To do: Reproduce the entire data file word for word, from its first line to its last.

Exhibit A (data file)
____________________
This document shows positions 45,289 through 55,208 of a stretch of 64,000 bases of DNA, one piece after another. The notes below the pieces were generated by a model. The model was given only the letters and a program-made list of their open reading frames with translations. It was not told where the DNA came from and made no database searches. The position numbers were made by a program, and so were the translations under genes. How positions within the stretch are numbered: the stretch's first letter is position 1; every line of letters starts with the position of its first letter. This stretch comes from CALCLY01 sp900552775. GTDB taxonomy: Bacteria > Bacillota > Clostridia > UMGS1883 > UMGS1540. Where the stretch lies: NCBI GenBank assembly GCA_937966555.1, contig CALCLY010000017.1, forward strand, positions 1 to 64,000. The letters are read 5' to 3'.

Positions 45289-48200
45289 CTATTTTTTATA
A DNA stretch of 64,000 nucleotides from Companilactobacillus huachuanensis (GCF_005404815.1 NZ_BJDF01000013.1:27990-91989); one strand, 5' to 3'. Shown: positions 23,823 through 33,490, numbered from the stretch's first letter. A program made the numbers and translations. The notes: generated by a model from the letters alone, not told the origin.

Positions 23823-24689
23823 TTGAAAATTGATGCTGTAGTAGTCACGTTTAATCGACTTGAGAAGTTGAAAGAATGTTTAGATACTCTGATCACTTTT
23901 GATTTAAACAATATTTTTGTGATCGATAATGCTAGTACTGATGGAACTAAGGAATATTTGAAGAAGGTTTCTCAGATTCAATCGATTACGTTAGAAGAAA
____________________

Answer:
This document shows positions 45,289 through 55,208 of a stretch of 64,000 bases of DNA, one piece after another. The notes below the pieces were generated by a model. The model was given only the letters and a program-made list of their open reading frames with translations. It was not told where the DNA came from and made no database searches. The position numbers were made by a program, and so were the translations under genes. How positions within the stretch are numbered: the stretch's first letter is position 1; every line of letters starts with the position of its first letter. This stretch comes from CALCLY01 sp900552775. GTDB taxonomy: Bacteria > Bacillota > Clostridia > UMGS1883 > UMGS1540. Where the stretch lies: NCBI GenBank assembly GCA_937966555.1, contig CALCLY010000017.1, forward strand, positions 1 to 64,000. The letters are read 5' to 3'.

Positions 45289-48200
45289 CTATTTTTTATA
A DNA stretch of 64,000 nucleotides from Companilactobacillus huachuanensis (GCF_005404815.1 NZ_BJDF01000013.1:27990-91989); one strand, 5' to 3'. Shown: positions 23,823 through 33,490, numbered from the stretch's first letter. A program made the numbers and translations. The notes: generated by a model from the letters alone, not told the origin.

Positions 23823-24689
23823 TTGAAAATTGATGCTGTAGTAGTCACGTTTAATCGACTTGAGAAGTTGAAAGAATGTTTAGATACTCTGATCACTTTT
23901 GATTTAAACAATATTTTTGTGATCGATAATGCTAGTACTGATGGAACTAAGGAATATTTGAAGAAGGTTTCTCAGATTCAATCGATTACGTTAGAAGAAA